Regeneration of the auditory midbrain intercommissural projection in organotypic culture

Aziz Hafidi, Dan H. Sanes, Dean E. Hillman

Research output: Contribution to journalArticle

Abstract

The aim of this study was to determine whether postnatal mammalian central neurons retain the capacity for axonal regeneration across a lesion site in organotypic cultures of the auditory midbrain. Brain slices from the gerbil inferior colliculus (IC) were obtained from postnatal 6-8 d old animal and cultured for 6-15 d in vitro. IC explants containing an intact commissural projection exhibited robust axonal and dendritic morphologies as assessed with biocytin labelling. In transected explants, the two lobes of the inferior colliculus were cut at the midline and then reapposed to one another in vitro. There was a robust regeneration of commissural fibers across the lesion site in 78% of the biocytin-labeled explants. Massive axonal regeneration was also revealed by immunostaining explants for Tau (100% of sections), an axon-specific microtubule-associated protein. Ultrastructural analyses demonstrated that biocytin-labeled regenerating fibers established de novo synaptic profiles in the contralateral lobe of the inferior colliculus. Finally, the distribution of astrocytes and oligodendrocytes were assessed by staining for glial fibrillary acidic protein (GFAP) and myelin- associated glycoprotein (MAG), respectively. GFAP-positive astrocytes were more widely distributed than in vivo, and oligodendrocytes remained immature, and evenly distributed in all explants. Taken together, these data demonstrate that the postnatal mammalian auditory midbrain can be maintained in vitro, and that central axons are capable of regenerating across the site of injury without the aid of an artificial substrate.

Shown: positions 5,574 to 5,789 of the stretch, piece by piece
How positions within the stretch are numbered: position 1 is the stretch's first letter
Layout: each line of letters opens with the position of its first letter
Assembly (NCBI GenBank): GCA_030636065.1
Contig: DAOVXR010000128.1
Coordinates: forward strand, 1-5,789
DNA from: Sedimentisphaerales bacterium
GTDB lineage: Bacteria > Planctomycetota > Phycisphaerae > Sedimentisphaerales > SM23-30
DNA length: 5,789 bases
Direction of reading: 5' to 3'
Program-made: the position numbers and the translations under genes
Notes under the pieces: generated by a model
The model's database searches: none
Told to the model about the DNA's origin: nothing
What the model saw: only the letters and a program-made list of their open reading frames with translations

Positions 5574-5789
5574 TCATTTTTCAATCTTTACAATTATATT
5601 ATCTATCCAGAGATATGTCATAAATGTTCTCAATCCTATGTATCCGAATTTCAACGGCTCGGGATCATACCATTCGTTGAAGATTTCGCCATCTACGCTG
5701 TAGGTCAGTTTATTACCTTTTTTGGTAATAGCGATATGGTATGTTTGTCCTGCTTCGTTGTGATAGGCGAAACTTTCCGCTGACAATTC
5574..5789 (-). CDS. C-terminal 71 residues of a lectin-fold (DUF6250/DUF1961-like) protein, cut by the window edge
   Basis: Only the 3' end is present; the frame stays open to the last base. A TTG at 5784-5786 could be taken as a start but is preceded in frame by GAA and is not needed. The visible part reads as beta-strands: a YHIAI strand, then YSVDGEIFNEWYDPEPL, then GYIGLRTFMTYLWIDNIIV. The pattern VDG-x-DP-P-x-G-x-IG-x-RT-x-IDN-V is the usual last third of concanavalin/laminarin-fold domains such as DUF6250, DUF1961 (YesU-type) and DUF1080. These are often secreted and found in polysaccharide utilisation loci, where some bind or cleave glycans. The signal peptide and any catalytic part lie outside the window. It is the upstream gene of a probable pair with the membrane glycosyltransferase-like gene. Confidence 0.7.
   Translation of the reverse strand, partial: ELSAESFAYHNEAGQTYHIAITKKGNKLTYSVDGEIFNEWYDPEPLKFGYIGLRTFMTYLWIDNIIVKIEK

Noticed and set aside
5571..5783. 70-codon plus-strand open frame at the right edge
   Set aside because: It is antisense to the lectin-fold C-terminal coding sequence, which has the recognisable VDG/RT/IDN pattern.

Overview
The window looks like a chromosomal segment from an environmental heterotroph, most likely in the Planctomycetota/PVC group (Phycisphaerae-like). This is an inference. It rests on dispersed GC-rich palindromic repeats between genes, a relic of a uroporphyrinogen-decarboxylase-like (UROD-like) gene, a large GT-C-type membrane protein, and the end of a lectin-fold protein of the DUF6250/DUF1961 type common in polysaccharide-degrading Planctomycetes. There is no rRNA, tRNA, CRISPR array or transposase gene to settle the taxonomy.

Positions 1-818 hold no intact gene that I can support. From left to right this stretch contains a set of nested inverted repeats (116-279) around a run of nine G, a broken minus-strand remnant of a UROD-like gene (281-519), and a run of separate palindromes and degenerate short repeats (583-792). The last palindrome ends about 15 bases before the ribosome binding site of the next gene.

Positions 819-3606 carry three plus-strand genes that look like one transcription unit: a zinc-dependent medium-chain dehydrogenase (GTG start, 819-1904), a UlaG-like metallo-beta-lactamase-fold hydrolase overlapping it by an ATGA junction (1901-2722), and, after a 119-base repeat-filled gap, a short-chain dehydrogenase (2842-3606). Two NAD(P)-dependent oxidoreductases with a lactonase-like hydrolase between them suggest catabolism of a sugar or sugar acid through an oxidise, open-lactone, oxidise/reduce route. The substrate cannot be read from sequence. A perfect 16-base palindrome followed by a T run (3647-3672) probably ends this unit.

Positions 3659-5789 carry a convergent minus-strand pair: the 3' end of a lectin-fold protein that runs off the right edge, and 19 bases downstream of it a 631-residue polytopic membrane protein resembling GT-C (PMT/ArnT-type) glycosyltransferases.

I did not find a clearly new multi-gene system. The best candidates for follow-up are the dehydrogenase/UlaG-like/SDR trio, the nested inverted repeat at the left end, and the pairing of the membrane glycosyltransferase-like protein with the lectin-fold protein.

Original languageEnglish (US)
Pages (from-to)1298-1307
Number of pages10
JournalJournal of Neuroscience
Volume15
Issue number2
DOIs
StatePublished - Feb 1995

Keywords

  • auditory
  • commissure
  • gerbil
  • inferior colliculus
  • organotypic culture
  • regeneration
  • synaptogenesis

ASJC Scopus subject areas

  • Neuroscience(all)

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